poetics, time, body disruption and marginally queer solutions

Sunday, April 25, 2004

Female Performers Banned From Television and Radio in Afghanistan
Female performers in an Afghan province have been banned from performing on television and radio. According to Reuters, female entertainers have been declared un-Islamic in the Southeastern province. The provincial government, according to Radio Free Europe, ordered state-run television in Jalalabad to stop broadcasting Afghan women singer’s performances.


Same-Sex Marriage: A Conversation About Coverage
A Free Online Seminar from The Poynter Institute

One of the major coverage challenges facing reporters and editors is how to deal with the social issues around same-sex marriage. This story, fueled by the 2004 election campaign, touches on legal, sexual and culture issues at the local, state and national level. To help journalists think through some of the issues around this story, The Poynter Institute, as part of its News University project, is hosting a one-hour online seminar on Tuesday, May 4, 2004, at 2:00 p.m. EST.

This eSeminar will feature Poynter ethics faculty member Kelly McBride and reporting, writing, and editing group leader Keith Woods. Joining them will be Matt Thompson, online reporter for
Among the topics that will be explored:

* Which words to use; how language affects coverage
* Conflicts of interest within and outside the newsroom
* Dealing with the diversity question
* Finding the resources to help your coverage



Dalai Lama accepts civil marriage, Thich Nhat Hanh goes further

Ottawa, April 22, 2004. In an interview with the Vancouver Sun last weekend, His Holiness the Dalai Lama said that while Tibetan Buddhism frowns on marriage for same-sex couples, "whether or not homosexual couples should be accorded a marriage status, should really be dealt within (a) particular community and country."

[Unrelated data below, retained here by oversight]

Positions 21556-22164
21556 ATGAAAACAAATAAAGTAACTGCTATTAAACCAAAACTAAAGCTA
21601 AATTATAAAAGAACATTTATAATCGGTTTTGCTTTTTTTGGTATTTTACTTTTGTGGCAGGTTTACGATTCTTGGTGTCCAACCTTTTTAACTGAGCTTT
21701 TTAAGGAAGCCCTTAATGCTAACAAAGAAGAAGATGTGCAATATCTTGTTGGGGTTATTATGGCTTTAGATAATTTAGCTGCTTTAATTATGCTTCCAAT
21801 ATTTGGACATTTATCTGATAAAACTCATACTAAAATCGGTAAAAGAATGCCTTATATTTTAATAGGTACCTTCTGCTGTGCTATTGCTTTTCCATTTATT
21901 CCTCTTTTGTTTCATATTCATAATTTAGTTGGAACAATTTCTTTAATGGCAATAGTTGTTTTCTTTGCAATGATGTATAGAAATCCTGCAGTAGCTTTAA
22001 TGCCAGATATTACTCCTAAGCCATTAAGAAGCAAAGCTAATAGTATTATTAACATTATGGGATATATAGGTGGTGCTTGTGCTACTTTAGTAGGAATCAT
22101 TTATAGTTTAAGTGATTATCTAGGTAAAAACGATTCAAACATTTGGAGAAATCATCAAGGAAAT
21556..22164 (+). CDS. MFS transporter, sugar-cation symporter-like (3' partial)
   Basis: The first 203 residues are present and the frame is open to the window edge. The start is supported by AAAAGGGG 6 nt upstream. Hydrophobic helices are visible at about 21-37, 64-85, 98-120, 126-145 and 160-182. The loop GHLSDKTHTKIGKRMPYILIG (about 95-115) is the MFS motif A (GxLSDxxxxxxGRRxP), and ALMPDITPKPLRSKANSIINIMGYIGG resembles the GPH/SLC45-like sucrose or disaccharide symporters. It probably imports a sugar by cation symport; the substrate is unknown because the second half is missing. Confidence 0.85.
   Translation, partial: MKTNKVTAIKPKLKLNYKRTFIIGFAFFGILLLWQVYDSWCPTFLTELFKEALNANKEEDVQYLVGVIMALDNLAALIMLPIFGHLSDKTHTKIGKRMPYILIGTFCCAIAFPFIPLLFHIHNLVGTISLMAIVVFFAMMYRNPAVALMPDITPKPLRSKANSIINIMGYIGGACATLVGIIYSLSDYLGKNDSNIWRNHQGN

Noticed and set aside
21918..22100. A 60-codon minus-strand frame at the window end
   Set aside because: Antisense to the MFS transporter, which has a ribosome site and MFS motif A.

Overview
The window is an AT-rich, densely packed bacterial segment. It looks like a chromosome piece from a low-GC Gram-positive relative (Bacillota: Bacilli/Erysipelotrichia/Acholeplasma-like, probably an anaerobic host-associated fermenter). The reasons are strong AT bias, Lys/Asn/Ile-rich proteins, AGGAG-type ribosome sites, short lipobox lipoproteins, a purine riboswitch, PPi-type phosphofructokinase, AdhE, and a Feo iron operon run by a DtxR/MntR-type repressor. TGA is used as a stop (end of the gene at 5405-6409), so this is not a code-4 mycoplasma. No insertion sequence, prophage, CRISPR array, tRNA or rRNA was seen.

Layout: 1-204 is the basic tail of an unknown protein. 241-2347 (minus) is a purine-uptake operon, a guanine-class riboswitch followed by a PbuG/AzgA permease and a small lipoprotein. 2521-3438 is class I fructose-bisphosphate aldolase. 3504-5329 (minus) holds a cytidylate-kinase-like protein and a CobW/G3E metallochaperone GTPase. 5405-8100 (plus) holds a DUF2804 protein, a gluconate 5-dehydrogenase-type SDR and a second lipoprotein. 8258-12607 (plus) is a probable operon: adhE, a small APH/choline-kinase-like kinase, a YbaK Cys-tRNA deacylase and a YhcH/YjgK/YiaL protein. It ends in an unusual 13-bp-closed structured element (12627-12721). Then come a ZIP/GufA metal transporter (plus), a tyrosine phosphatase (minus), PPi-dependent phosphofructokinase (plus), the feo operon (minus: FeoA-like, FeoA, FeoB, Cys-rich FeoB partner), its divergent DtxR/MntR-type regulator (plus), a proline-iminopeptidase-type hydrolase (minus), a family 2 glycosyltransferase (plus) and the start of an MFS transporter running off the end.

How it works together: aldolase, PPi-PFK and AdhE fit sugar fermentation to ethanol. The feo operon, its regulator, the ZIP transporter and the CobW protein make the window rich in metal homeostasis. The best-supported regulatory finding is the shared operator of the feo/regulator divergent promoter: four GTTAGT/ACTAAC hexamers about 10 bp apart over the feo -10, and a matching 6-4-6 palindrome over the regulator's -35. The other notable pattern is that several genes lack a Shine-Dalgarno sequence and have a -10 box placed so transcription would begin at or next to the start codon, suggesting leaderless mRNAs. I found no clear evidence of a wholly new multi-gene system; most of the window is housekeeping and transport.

"It is heartening to know that such a highly respected religious and moral leader as the Dalai Lama has no problem with equal marriage for same-sex couples," said Gilles Marchildon, Executive Director of Egale Canada. "Regardless of what is right for him, he does not condemn others who have a different perspective. Rather, he believes that love, compassion and altruism are the fundamental basis for peace."

"Some Buddhist leaders support equal marriage within their religious tradition," said Laurie Arron, Director of Advocacy of Egale Canada. "One example is a Vietnamese monk named Thich Nhat Hanh. He fought against the Vietnamese war and was chair of the Vietnamese Buddhist Peace Delegation to the Paris Peace Talks. The Vietnamese government refused to let him back in the country and so he lives in exile in France, in a community called Plum Village. He has authored over 75 books. He is currently 77 years old. In the 'Plum Village Chanting and Recitation book' is a 'Wedding Ceremony'. Under the title, in brackets, it reads 'adapt as appropriate for couples of the same gender'."

"Thich Nhat Hanh is one of the most respected Buddhist leaders in the world," continued Mr. Arron. "He was nominated by Martin Luther King, Jr. for the Nobel Peace Prize and his books have given him a following around the world. His Holiness the Dalai Lama himself wrote the forward to 'Peace is Every Step'."


this is unbelievable...

Politicians to Hold Hearings on Marriage
Associated Press
WASHINGTON - Senate Republicans this week will launch a series of hearings to promote the value of traditional marriage, a move some Democrats are calling an election year ploy that is none of Congress' business.

According to a GOP memo obtained by The Associated Press, the hearings will represent a "full-court push to educate the public on the importance of marriage."

Four committees are expected to hold hearings over the next two weeks, beginning Wednesday with a Health subcommittee's discussion on "Healthy Marriage: What is it and why should we promote it?"

"All of this could be very good for America to reacquaint itself with the importance of marriage as an institution for our culture and the danger we face as we move away from them," said Sen. Jeff Sessions, R-Ala., who will preside over the first hearing.


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